OpryLeigh's avatar

Not at all. I just grew out of the whole Santa idea rather than have it hit me like a tonne of bricks that he doesn’t exist. Like you, @Val123, I just came to realise that Christmas wasn’t as magical as it is when you are a kid but other things become equally as important and Santa once was.

Austinlad's avatar

I don’t recall anyone in my Jewish family ever discouraging me from believing in Santa. It was a sitter who did that one Christmas when she found me looking for him out the window… and SHE was Christian.

randomness's avatar

I did feel betrayed. My parents did lie to me, they told me that he existed when he didn’t. I think that lying to kids is totally unnecessary, and it’s also somewhat mean.

I got them back though. I found out that Santa was not real when I was about 3 or 4. I pretended to believe in him until I was about 12, so every year my parents were forced to buy me a present from Santa, as well as one from them. I milked it for all it was worth.

DominicX's avatar

Nope, not at all. I found out on my own kinda late (when I was 9 or so). My parents made it very believable by saying that Santa only filled the stockings and that they got the presents.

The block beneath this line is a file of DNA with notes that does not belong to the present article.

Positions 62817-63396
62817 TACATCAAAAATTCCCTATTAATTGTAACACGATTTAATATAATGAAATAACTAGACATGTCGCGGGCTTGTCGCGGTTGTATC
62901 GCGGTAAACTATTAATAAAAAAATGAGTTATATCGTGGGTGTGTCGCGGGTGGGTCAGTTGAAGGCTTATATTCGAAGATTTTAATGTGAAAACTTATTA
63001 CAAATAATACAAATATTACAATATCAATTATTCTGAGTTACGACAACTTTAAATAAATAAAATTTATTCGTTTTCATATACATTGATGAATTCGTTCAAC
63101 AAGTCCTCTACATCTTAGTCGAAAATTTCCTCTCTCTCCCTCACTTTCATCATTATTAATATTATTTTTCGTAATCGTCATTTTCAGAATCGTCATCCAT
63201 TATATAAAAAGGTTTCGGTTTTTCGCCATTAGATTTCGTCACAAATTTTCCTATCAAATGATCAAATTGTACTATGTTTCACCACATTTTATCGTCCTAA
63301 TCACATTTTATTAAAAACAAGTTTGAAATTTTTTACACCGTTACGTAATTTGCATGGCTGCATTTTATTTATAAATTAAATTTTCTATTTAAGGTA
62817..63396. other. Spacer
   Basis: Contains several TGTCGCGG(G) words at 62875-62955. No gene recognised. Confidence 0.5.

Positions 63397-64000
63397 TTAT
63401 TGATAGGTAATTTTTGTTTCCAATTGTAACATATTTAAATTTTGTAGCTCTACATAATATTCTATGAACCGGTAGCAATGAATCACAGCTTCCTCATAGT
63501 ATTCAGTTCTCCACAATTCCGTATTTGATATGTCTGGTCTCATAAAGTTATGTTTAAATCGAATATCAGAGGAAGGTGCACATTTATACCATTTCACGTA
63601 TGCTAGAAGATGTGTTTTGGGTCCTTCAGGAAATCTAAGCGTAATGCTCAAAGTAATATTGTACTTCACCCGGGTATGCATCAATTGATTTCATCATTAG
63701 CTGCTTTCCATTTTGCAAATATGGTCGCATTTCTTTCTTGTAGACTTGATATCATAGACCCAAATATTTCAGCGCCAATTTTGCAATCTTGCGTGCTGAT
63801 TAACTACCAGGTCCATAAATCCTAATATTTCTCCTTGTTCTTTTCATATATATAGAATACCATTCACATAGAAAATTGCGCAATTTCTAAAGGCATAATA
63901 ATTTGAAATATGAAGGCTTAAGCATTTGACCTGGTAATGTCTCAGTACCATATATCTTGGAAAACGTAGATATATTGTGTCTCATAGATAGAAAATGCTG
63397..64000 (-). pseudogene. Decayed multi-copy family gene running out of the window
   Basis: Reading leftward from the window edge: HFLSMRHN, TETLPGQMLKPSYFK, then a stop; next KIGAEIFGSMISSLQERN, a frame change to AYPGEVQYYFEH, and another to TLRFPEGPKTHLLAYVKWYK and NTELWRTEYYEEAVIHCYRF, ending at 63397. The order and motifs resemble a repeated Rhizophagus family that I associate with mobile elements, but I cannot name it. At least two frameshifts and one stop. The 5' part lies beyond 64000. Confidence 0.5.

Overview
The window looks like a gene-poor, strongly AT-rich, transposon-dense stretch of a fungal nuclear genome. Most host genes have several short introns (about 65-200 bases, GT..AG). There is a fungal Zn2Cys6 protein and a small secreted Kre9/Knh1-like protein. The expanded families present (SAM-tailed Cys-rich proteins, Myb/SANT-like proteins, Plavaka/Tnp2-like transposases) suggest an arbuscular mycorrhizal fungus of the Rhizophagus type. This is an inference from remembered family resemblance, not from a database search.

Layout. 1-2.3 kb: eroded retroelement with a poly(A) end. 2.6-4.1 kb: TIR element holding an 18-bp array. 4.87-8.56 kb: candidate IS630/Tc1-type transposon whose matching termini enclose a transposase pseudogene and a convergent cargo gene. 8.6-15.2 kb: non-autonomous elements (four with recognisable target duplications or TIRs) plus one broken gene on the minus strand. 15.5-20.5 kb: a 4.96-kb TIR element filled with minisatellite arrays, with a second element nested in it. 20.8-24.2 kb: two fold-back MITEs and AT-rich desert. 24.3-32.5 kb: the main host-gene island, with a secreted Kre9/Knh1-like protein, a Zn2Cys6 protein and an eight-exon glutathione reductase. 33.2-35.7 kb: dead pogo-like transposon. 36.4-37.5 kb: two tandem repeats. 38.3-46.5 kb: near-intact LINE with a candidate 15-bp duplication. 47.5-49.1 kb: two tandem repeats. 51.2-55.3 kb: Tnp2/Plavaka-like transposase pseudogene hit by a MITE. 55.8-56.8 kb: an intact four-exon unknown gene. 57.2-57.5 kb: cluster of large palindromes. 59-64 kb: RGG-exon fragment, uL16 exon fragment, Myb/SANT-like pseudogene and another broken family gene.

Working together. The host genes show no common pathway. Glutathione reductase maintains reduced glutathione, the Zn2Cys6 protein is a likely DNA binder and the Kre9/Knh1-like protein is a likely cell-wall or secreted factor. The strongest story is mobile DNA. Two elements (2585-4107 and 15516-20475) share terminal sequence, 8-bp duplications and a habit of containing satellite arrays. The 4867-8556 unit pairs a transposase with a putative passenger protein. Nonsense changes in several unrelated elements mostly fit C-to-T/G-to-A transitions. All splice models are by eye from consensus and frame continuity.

It was nice to have that bit of magic in my life when I was younger. It was not negative in any way.

If my partner is okay with it, I’ll probably end up passing it on to my kids as well.

The problem with this, as with ALL parenting questions, is that people assume what works/happened for them will work/happen for everyone else. Simply not. true.

@Sarcasm That’s cute…haha :D

Val123's avatar

@randomness It’s very interesting that when you some how find out when you’re way young, it seems to be more traumatic…Referring back to @LeotCol “one who found out sooner than his/her maturity should have let him find out the truth, that would take this out on their parents. Only a child not mature enough to not believe in Santa would feel betrayed or angry.”

Out of curiosity, how did you find out and how was your relationship with your parents otherwise?

galileogirl's avatar

How I told my daughter:

When she was almost 8 (Capricorn) she still believed but we were going to spend Christmas 100s of miles away with my brother’s family. He was one of those “never lie to your kids” guys so I thought I should clue in my daughter before her 6½ yo cousin did. So I did the whole difference between imagination and reality andspirit of Christmas thing’

The first night, Christmas Eve, everyone went to sleep except bro and I. We are less than a year apart and had always been very close. We stayed up til almost 2 talking. Within half an hour the 2 little girls were up and standing in the front yard, calling for us to come and see Santa. My niece and daughter had a “Is he or isn’t he” discussion and my niece convinced my daughter I had lied. Then they got up to wait for him to arrive and then they saw him fly across the sky. I don’t know if my daughter trusted me unconditionally again.

Val123's avatar